Top 8 Common Cybersecurity Weaknesses in Businesses

Your business cannot afford to become a victim of internet criminals. It only takes one threat to compromise a weak security system, and then your business is exposed.
Cyberattacks are common and occur now more than ever. More importantly, they happen quite frequently with small to medium-sized businesses. According to a study, 43% of cyberattacks are directed toward small businesses. Meanwhile, only 14% prepared for hackers.
Cyberattacks don’t just target small businesses, though. Any person can be at risk for identity theft and more. That’s why it’s important to be aware of cybersecurity weaknesses and vulnerabilities.

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Safeguarding Your Organisation Against Phishing Attacks

With phishing attacks on the rise, the potential cost of a data breach to organisations is worrying. IBM and Ponemon’s research revealed that data breaches cost UK enterprises an average of $3.88 million per breach. While the cost alone is eye wateringly painful, organisations also suffer reputational damage, a loss of trust, and significant disruption to operations.

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What is Vendor Lock-In and how to avoid it?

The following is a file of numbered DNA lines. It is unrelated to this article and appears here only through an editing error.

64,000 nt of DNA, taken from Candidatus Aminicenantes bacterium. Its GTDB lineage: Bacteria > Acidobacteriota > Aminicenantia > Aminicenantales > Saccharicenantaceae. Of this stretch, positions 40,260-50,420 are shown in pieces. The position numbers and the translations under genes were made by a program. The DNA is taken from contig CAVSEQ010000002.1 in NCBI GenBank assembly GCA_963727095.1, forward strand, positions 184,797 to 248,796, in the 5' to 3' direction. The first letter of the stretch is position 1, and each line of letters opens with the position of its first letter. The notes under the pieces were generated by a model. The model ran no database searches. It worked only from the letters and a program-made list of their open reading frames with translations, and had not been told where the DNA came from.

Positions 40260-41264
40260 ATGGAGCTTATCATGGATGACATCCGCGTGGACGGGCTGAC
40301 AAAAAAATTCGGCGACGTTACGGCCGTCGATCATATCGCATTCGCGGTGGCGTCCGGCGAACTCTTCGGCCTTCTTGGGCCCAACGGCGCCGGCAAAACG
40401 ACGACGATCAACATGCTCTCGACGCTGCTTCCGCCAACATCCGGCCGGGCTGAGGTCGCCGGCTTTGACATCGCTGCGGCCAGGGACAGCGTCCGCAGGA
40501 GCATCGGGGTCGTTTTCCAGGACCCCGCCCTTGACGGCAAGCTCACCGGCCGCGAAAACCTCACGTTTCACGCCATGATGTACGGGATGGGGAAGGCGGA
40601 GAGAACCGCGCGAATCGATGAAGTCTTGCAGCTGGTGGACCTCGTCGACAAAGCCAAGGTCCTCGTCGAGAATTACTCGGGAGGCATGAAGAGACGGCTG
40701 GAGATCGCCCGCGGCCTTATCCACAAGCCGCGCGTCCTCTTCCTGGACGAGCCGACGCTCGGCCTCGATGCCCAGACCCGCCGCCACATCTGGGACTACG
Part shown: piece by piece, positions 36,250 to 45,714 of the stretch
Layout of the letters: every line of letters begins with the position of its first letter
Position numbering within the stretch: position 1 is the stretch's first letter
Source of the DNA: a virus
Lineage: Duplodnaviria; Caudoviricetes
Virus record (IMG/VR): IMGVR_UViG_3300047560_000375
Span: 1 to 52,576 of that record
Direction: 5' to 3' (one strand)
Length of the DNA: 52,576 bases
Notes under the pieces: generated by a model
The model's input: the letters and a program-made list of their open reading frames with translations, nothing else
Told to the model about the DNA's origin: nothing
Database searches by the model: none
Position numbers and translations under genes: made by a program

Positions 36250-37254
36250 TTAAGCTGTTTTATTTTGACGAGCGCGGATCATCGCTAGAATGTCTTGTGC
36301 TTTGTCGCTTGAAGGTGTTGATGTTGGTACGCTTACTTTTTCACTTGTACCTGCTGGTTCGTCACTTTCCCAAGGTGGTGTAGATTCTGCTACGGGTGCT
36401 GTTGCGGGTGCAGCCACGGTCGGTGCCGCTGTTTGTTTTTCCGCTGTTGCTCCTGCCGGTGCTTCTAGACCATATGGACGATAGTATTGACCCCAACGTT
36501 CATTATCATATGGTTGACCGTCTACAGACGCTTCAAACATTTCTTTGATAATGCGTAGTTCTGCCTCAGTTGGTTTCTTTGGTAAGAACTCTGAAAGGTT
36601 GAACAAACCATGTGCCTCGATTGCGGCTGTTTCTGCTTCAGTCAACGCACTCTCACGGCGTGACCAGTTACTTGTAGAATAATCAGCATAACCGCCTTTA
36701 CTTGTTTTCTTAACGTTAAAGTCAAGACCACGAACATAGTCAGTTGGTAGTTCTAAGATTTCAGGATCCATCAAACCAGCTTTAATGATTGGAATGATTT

The proliferation of digital technologies has impacted how organizations are doing business and interact with customers and vendors. Nowadays, organizations are increasingly utilizing cloud services to facilitate running most of their IT services.
This introduction about cloud computing and its widespread adoption is necessary because vendor lock-in most frequently happens in cloud environments. This article sheds light on the term “vendor lock-in” and discusses best practices to mitigate its negative impact on business operations.
This introduction about cloud computing and its widespread adoption is necessary because vendor lock-in most frequently happens in cloud environments. This article sheds light on the term “vendor lock-in” and discusses best practices to mitigate its negative impact on business operations.

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Email Security: The Crucial Double Check

Despite innovations and sophistication in hacking methods, one of the main means of data loss is insiders, including employees making mistakes. Humans make errors – stressed, distracted employees will make even more mistakes. And with sensitive information on the line, such as regulatory compliance to safeguarding Intellectual Property (IP), companies are increasingly concerned about the risk of inadvertent data loss. But how can this threat be mitigated? This article emphasises the importance of implementing a crucial double check to improve email security culture.

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Why You Should Care About Cyber Supply Chain Risk Management